A wide angle shot of the scree fields below the summit rim.
Climbing higher into the boulder field.
Working around the pockets of scrub sprinkled through the rock.

The scree was quite easy to cross with just a few larger boulders that took a little more concentration to negotiate. As we climbed higher we avoided the brief patches of scrub sprinkled through the boulder field. Ben, having climbed to the trig previously, had the experience of knowing that a direct route to the top of the boulder field only increased exposure. Rather sticking high on the boulder field – but not on the actual rim – whilst traversing well past the visible communication towers towards the trig, which lies less than a kilometre towards the north west, is more effective.

First glimpse of the trig.

We were high enough to make out the trig when it became visible and that was our cue to get closer to the summit rim. I was conscious of remaining on the left of the rim to avoid the sheer drops on Mt. Barrows eastern side. I had heard stories of friends “bum shuffling” the exposed sections and I was quite prepared to do the same! That turned out to be entirely unnecessary as a result of staying low on the left hand side of the rim. In around 20 minutes we had the trig point in hand. The wind was blowing quite strongly now but the mist had lifted and we allowed ourselves time to soak in the views before discussing the “true summit”.

Leaving the trig heading towards the first angular high point.
The first angular high point just in front of me with the higher point about 10m further.

The Abels book describes the highest angular rock just past the trig point as the true summit of Mt. Barrow. We had spent a lot of time leading up to today’s hike researching the high point. Some Abel baggers had claimed the closest angular rock visible from the trig was the high point, others the more distant angular and moss covered rock the high point. From the trig it definitely appeared that the slightly more distant and heavily moss coated rock was the highest so we set our sights on it! Just to cover all bases we also laid our hands on the closer angled rock.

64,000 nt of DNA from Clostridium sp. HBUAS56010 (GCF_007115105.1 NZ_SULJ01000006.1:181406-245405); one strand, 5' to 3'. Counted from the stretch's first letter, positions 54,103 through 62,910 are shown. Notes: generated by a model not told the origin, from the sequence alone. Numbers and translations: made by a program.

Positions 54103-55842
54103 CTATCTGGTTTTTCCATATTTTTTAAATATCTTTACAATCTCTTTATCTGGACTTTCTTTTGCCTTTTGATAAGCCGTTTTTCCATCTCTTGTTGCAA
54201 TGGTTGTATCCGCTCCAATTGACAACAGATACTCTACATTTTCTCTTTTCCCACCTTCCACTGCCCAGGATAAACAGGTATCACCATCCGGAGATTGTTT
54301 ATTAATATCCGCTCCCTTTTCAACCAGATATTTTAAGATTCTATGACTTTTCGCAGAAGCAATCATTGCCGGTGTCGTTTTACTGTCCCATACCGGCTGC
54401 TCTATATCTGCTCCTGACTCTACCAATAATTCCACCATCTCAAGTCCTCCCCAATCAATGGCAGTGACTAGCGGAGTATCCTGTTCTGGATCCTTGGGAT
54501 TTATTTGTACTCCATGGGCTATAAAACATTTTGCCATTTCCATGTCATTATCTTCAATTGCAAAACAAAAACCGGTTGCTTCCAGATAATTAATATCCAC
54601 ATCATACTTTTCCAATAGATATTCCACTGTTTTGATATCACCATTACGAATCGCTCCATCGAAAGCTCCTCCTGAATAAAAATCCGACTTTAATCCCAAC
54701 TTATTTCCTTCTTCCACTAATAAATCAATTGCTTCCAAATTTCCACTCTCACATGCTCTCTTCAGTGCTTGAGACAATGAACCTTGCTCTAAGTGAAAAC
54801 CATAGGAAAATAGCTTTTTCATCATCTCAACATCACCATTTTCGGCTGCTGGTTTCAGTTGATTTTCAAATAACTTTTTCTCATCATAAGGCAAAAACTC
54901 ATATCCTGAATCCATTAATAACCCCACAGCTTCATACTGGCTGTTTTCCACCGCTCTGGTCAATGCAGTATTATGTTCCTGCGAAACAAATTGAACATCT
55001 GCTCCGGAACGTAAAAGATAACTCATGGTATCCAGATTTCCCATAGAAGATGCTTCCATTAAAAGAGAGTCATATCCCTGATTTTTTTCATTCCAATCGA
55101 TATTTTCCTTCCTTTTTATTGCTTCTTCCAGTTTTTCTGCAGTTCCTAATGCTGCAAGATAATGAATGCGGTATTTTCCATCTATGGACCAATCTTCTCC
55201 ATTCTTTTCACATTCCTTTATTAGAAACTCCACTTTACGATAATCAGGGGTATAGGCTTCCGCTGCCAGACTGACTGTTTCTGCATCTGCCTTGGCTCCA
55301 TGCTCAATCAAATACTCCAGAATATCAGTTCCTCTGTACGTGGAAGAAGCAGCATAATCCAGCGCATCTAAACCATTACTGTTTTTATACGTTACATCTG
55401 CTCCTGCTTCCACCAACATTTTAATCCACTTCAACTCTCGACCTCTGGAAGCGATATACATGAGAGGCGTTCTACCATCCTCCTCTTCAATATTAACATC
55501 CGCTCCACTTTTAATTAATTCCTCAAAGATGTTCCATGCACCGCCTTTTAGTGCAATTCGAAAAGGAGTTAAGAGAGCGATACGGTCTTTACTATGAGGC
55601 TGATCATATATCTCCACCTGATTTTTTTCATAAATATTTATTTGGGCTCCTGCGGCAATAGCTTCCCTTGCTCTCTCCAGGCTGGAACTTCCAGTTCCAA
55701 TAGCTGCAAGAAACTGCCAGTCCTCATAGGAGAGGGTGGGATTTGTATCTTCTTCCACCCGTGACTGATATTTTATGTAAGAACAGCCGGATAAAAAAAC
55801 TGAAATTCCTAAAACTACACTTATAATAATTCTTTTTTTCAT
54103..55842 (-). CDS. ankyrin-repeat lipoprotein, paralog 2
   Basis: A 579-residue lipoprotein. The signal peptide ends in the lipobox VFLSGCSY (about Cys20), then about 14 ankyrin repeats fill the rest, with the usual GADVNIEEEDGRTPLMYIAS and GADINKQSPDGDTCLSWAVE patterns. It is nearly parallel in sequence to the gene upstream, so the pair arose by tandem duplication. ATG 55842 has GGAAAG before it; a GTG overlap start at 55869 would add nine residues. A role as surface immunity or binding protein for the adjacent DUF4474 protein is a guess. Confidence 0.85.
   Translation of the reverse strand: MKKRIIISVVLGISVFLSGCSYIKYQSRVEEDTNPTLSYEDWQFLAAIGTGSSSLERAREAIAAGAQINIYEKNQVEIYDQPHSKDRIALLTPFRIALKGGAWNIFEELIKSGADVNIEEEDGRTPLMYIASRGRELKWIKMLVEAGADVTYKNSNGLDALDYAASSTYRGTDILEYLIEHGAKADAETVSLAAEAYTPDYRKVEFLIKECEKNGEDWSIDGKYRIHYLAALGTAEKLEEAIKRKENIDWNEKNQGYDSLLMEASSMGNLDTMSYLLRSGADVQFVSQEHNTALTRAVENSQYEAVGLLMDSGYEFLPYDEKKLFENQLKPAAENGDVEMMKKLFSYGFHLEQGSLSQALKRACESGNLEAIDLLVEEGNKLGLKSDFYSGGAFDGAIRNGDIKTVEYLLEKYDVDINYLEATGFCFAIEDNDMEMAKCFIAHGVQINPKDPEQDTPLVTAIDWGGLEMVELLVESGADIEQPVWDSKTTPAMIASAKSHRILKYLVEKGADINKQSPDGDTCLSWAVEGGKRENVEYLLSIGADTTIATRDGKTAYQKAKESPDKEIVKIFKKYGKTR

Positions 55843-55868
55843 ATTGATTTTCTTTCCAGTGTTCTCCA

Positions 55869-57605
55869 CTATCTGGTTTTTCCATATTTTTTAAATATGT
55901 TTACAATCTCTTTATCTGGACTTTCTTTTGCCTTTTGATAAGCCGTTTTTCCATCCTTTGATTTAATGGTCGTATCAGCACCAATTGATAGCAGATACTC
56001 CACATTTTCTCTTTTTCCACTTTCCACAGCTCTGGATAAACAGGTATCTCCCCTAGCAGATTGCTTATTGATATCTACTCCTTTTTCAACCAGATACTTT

The moss covered angle rock marking the summit.
Hand on!

It was only a matter of a few extra minutes of boulder scrambling to arrive at our moss covered friend! A quick check of the Garmin InReach Explorer had us at an elevation of 1421m meaning Mt. Barrow was officially in the bag. The wind was well and truly blowing our socks off by this stage so we hastily retreated off the summit rock and dropped down behind it to have the all important “hands on the holy grail” photo.

Looking down the sheer cliff faces on Mt. Barrows south eastern face.
The view out towards the east.

Mt. Barrow certainly doesn’t command the sweeping bush or mountain views that other Abels do but the beauty of its vistas originate from lush pastoral plains of the midlands and distant coastal scenery. All in all not a bad sight for a 30 minute stroll.

Looking back to the communication towers from the trig point.

Whilst Ben returned to the car by back tracking our steps I decided to wander the summit rim back to the man made installations as curiosity got the better of me! There is definitely more exposure following the rim back towards the towers but nothing that cannot be avoided by picking a careful path. Indeed there was a well padded route all the way back to the towers.

There are no gates (but there are signs) preventing access to the stairs from the top of the summit and I enjoyed wandering the installations taking photos of the views not afforded from the scree on the climb up. With no gates to prevent me I decided to trail run down the stairs to see as much of the mountain as I could! Half way down the stairs I arrived at the locked gate. Alas the gate is in vain as returning up just a few steps one can step to the right onto another well trodden pad that leads straight past the gate and onto the stairs again! Mind you it appears that a brave few has also circumnavigated the gate on the exposed edge of Mt. Barrow which is entirely unwise! Continuing down the stairs I was back at the car in less than 15 minutes after leaving the summit! Ben arrived not long after me (most unimpressed with my criminal activities mind you).

Now it was time for the biggest challenge in the day – to see if I was brave enough for the journey in the car down those bloody switch backs. Nope I wasn’t. Nothing that a beautiful jog down the mountain couldn’t fix πŸ˜‰

Route taken for Mt. Barrow. Note the western-most route is preferable for avoiding scrubby sections along the scree.